Lauren Feeney: There’s been a lot of talk recently about growing inequality — how the richest of the rich just keep getting richer. But what’s going on with the poorest of the poor?
Frances Fox Piven: Poverty has been increasing pretty rapidly, at least since 2000, and then there was another big spike with the financial crisis. The official poverty rate is about 15 percent [but] I think the most reasonable estimate is that one out of three Americans are now poor. The official poverty line in the United States is set much lower than it is in other rich countries. That’s because it’s based on the cost of a market basket of basic foods multiplied by three to cover all other costs, and those other costs have inflated much more rapidly than food costs. I want to count people who in other prosperous countries would also be called poor.
We have another measure which we call extreme poverty — people who are living at half of the official poverty line — and the numbers in extreme poverty are increasing rapidly too. It’s a big problem, an inexcusable problem. Profits are increasing; the aggregate amount of wealth in this country does not in anyway justify having such a large pool of poor people and near poor people. We’re wiping out whatever progress has been made in the last half century in decreasing poverty.
Feeney: Mitt Romney recently said in an interview with Soledad O’Brien that he’s not worried about the very poor because they have a safety net. What’s the state of that safety net?
Piven: Dismal. It’s torn in many places.
There was something like a safety net put in place gradually between the 1930s and the 1960s — that included the program we call welfare, the food stamp program, Medicaid, WIC (a nutritional program for pregnant women and infants), unemployment benefits. By the end of the 1960s, these programs had expanded to the point that they provided at least minimal assistance to the majority of the poor. It was a ragged safety net, but there was a safety net. After the protests of the 1960s subsided, there were steady cutbacks in the main program that is welfare, Aid to Families with Dependent Children we called it then. The cutbacks took mainly the form of failing to raise the benefit levels to take account of inflation, so in real terms the benefits sank.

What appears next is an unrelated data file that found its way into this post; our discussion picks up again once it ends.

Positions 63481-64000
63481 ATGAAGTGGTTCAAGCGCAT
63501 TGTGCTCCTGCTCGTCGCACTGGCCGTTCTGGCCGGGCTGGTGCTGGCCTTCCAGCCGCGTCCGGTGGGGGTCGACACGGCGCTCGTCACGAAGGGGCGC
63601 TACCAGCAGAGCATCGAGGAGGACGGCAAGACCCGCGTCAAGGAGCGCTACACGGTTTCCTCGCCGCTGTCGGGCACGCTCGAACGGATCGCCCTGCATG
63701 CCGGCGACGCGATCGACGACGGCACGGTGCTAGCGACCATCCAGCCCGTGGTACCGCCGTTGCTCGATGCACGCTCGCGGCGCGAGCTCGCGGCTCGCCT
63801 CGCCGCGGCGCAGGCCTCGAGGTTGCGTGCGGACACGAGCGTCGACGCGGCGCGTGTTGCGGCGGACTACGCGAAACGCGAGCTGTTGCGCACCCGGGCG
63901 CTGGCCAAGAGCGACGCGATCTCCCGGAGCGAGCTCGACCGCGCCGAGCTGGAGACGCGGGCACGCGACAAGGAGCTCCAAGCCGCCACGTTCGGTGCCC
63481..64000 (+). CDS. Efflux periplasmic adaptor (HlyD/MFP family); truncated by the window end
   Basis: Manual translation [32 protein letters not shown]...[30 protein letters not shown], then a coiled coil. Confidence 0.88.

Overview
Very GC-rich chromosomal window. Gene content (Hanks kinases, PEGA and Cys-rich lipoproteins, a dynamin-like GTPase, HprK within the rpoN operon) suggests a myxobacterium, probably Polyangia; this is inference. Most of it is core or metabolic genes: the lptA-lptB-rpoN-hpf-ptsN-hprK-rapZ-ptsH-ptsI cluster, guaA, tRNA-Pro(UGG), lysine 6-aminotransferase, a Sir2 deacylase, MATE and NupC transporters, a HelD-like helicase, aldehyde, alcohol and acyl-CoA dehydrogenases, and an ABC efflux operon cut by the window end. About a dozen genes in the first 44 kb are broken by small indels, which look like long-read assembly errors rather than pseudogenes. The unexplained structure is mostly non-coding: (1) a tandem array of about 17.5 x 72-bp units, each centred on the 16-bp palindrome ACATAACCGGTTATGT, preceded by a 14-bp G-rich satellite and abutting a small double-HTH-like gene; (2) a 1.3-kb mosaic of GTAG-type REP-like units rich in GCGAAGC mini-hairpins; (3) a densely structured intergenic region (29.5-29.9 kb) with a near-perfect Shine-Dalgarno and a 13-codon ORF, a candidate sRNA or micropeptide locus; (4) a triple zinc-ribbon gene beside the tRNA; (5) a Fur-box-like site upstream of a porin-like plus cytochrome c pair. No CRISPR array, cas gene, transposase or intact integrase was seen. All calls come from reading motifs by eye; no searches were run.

This was accompanied by an enormous outpouring of rhetoric blaming poor people — and black people and Hispanic people — for their own poverty. The culmination of all this occurred in 1996 when Congress passed and Bill Clinton signed the Personal Responsibility Act, which essentially eliminated the old Aid to Families with Dependent Children program and replaced it with another program know as TANF. Under TANF, the states have been given much more license to refuse people, and the consequence has been that far, far fewer people get any assistance from TANF than they did from Aid to Families with Dependent Children. And this is of course called a success.